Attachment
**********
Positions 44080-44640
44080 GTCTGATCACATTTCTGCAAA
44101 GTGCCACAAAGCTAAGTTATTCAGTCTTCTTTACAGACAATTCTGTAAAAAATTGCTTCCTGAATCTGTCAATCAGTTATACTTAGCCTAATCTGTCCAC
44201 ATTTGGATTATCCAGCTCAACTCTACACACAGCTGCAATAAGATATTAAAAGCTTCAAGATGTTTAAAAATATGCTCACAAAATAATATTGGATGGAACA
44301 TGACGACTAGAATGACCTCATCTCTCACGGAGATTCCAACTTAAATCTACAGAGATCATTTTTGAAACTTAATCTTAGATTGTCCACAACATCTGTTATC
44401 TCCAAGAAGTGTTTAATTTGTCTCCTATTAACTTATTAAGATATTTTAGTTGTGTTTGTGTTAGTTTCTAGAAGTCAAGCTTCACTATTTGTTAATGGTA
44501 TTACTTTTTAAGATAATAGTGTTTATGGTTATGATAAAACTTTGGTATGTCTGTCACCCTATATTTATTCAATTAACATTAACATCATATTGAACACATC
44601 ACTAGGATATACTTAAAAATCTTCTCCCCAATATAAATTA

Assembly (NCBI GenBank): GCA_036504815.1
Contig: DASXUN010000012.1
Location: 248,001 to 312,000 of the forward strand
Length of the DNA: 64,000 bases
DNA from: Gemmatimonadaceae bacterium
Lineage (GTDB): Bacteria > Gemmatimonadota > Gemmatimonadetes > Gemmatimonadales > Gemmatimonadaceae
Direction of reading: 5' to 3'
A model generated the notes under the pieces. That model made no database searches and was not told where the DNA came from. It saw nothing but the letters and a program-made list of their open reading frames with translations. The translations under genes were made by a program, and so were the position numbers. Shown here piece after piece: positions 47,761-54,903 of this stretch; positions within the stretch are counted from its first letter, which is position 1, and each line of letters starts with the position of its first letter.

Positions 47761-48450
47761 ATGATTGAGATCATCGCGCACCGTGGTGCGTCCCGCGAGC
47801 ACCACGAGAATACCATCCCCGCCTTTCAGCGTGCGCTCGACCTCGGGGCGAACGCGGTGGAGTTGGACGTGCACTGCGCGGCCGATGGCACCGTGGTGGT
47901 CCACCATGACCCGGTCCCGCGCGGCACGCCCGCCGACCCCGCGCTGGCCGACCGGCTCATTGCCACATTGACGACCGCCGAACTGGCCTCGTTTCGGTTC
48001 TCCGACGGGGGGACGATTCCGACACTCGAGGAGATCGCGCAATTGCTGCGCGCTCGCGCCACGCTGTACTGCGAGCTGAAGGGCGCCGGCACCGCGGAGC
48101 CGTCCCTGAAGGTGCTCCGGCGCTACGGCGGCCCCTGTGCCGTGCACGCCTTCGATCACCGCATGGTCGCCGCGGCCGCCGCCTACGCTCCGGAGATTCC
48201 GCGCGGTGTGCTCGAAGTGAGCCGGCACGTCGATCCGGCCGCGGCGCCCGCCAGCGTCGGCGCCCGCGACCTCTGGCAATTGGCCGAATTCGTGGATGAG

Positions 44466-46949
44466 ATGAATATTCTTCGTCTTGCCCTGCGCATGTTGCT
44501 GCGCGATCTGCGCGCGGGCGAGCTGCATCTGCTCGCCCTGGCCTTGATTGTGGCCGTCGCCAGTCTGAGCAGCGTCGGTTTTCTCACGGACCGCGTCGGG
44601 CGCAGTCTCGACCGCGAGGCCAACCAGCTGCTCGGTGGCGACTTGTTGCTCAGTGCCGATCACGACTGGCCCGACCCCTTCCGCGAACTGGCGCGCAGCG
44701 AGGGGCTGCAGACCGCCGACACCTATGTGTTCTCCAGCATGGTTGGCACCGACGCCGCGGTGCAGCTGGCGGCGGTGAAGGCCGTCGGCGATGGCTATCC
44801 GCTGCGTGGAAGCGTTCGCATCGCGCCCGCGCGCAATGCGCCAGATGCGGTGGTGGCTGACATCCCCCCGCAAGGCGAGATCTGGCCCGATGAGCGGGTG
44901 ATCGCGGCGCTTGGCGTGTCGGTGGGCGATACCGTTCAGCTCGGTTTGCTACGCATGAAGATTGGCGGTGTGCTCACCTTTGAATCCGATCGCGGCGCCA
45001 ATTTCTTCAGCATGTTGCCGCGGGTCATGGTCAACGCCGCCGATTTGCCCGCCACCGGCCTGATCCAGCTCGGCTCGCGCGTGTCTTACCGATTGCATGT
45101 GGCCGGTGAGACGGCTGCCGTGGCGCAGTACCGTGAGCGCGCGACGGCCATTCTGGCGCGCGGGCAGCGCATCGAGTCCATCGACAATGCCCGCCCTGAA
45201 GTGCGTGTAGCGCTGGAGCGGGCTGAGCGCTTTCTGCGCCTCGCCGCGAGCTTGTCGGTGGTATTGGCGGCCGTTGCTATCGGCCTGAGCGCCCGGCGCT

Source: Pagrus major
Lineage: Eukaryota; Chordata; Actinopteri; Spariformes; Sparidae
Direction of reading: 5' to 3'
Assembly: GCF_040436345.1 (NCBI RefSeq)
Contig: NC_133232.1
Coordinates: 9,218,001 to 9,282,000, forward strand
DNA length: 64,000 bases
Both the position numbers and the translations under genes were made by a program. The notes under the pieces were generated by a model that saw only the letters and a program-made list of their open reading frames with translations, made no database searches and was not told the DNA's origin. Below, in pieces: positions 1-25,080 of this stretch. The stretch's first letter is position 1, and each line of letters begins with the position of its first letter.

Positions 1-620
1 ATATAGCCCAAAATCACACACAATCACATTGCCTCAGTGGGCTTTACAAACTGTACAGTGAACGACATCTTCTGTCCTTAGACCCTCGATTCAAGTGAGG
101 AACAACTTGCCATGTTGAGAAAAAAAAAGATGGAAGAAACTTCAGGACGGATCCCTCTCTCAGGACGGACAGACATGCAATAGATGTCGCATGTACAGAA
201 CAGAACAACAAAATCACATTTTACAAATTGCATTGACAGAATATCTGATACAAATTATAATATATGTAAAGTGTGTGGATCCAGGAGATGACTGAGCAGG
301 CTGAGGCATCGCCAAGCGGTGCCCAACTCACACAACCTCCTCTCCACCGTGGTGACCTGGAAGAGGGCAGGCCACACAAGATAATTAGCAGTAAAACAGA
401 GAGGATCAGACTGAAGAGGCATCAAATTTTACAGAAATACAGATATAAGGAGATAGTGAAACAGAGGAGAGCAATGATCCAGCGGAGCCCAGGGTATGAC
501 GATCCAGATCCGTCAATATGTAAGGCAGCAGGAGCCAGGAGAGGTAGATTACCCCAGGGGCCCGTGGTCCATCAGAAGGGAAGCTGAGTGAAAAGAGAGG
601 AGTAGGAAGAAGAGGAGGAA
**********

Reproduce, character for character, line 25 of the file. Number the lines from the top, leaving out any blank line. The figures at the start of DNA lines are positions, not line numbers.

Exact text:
44466 ATGAATATTCTTCGTCTTGCCCTGCGCATGTTGCT